Candles in the Dark

I wanted to make a few quick posts for those of you who check and pray.  I’ve talked with Eric a few times today.  One disclaimer – I am trying to get the facts straight but they come via cell phone and often many hours before I post, so if there are occasional errors I apologize.  And I’ll try and correct them later if I find out!  Also, we are fine with anyone reposting this information to share what is going on.

Today Eric and his team headed up the coast to the ravaged town of Ishinomaki. Yesterday, some of their team had been there and captured footage of the grandmother and grandson being pulled out alive from their home.  (You can see it here).  The first shelter that they came to turned out to be a gym in which families could come and claim bodies;  it was a hard stop to make.  After that, they were able to find two churches in the area still standing, and the pastors and families were so thrilled to see the team and receive supplies.  They also stumbled upon a kindergarten nearby that was in need.  As they were driving away they only had some boxes of water bottles left, and wondered what to do with them.  They saw an older man walking on the street carrying an empty water jug.  They stopped and asked him what he was doing, and he was going out in search of water.  Hurray!  He was thrilled to take them back to his home and receive the gift of clean water for himself and his neighbors, as well.

During this time Eric had been in touch with our pastor, Makio Sensei, who is also up in the area visiting all the churches in his denomination.  Makio Sensei asked them to look for a missing pastor – the whole church had literally disappeared in the tsunami and he had not been found yet.  They inquired at the closest evacuation center but he wasn’t there.  They called Sensei with the bad news.  A little while later, Sensei called them with the joyous news – he had been found at another community center.  There was great rejoicing.

Here are a few photos taken by Eric, Peter and Kent the last 2 days.  They have shared that the devastation is heart-breaking.

I am feeling much better today – perhaps at a 50% capacity.  Thankful for that, and for the friends who have brought meals and bread and help to us.  It’s been such a neat way to see God’s care.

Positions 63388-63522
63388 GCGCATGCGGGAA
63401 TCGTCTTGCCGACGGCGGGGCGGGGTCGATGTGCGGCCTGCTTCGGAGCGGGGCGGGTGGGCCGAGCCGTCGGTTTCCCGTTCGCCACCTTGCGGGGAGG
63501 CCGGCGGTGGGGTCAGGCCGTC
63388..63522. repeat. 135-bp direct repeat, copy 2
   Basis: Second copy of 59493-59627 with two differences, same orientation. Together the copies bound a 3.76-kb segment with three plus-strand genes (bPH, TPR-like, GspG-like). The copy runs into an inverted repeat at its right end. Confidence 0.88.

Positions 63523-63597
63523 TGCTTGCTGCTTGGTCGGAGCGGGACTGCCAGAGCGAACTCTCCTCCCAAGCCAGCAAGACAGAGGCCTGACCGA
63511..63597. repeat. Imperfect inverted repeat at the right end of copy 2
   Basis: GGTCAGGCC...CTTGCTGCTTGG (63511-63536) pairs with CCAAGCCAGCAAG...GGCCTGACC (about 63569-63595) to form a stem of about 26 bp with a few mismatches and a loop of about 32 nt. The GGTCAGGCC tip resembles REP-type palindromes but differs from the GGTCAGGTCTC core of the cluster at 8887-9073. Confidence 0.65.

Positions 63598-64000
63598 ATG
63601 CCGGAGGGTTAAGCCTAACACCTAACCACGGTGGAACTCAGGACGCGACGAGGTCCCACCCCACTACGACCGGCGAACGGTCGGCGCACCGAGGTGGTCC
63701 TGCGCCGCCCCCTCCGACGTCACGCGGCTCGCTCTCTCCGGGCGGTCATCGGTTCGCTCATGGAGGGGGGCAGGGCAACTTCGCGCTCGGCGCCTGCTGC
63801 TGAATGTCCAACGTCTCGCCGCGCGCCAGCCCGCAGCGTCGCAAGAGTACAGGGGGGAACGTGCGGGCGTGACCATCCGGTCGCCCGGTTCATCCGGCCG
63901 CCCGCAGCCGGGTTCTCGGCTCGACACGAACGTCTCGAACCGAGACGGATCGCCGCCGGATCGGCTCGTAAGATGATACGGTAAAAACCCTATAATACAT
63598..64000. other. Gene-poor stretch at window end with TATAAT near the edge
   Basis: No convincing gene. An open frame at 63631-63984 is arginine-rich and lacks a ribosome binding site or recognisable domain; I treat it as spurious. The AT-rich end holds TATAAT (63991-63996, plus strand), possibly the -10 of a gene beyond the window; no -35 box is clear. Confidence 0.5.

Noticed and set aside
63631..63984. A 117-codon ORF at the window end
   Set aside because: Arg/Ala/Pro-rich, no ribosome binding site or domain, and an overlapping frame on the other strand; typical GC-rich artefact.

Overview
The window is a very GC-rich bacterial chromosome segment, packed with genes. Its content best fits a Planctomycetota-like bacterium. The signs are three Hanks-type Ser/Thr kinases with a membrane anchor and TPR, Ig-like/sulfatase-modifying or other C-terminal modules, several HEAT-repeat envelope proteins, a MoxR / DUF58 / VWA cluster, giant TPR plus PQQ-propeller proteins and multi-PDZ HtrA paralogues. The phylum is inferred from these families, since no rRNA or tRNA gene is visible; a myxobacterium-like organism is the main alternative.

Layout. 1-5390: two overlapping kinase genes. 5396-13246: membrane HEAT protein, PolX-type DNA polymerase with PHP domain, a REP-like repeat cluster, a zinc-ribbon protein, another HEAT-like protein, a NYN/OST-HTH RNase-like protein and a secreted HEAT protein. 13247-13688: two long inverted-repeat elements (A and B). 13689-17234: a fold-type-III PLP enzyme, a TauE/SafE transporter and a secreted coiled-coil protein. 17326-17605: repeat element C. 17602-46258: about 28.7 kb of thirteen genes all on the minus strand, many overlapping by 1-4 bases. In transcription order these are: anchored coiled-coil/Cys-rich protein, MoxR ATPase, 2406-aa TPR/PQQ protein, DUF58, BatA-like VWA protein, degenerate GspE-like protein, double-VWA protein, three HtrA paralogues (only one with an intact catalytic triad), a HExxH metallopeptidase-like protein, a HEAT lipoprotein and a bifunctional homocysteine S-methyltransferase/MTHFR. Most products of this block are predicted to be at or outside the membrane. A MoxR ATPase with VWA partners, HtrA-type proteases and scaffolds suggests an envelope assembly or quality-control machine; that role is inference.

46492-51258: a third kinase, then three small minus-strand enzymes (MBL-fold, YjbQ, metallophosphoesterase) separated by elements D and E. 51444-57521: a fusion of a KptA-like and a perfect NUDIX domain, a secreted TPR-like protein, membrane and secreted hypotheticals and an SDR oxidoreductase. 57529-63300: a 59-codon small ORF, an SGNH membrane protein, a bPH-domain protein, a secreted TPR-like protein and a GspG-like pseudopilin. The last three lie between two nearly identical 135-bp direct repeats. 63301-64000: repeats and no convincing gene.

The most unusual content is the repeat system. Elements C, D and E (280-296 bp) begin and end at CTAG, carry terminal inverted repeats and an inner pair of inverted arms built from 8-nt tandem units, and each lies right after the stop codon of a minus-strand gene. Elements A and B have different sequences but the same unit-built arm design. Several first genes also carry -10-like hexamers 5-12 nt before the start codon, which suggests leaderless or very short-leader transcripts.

Today I spent part of the afternoon at a holiday clinic (today was a national holiday here) with 3 of our kids being checked for the flu.  The doctor ended up not doing the Q-Tip wire/up/the/nose test, thankfully, but is guessing that the 3 older ones do have influenza and gave me one day’s worth of tamiflu for the each.  Tonight, the two girls came down with the high fevers… Still waiting to see what happens with Owen.

BUT my sister Hannah arrived, and even though we had some miscommunication and I was waiting for her at the wrong station, it was a wonderful reunion and we were all thrilled to see her.  She had a great businessclass seat coming over, and Japanese people who helped her at each leg of the journey.  Yeah Hannah!  Tomorrow we need to go back to the regular doctor and get the rest of the five days of tamiflu for the kids, and I’m hoping to get some for Hannah as a precaution.  Thankfully, Eric has had no flu symptoms- that is the greatest answer to prayer!

We continue to read reports and concerns coming out of North America about nuclear radiation.  While we want to be cautious, we are not overly concerned at this point.  Our family is many hundreds of miles away, if some of you are wondering.  Eric is closer but even still not in the 50 mile zone that the US has set up as a precaution.  Perhaps the greater concern for me is the ongoing aftershocks that are rocking Sendai 4-6 times daily.  I am praying that the earth will settle, and the water as well.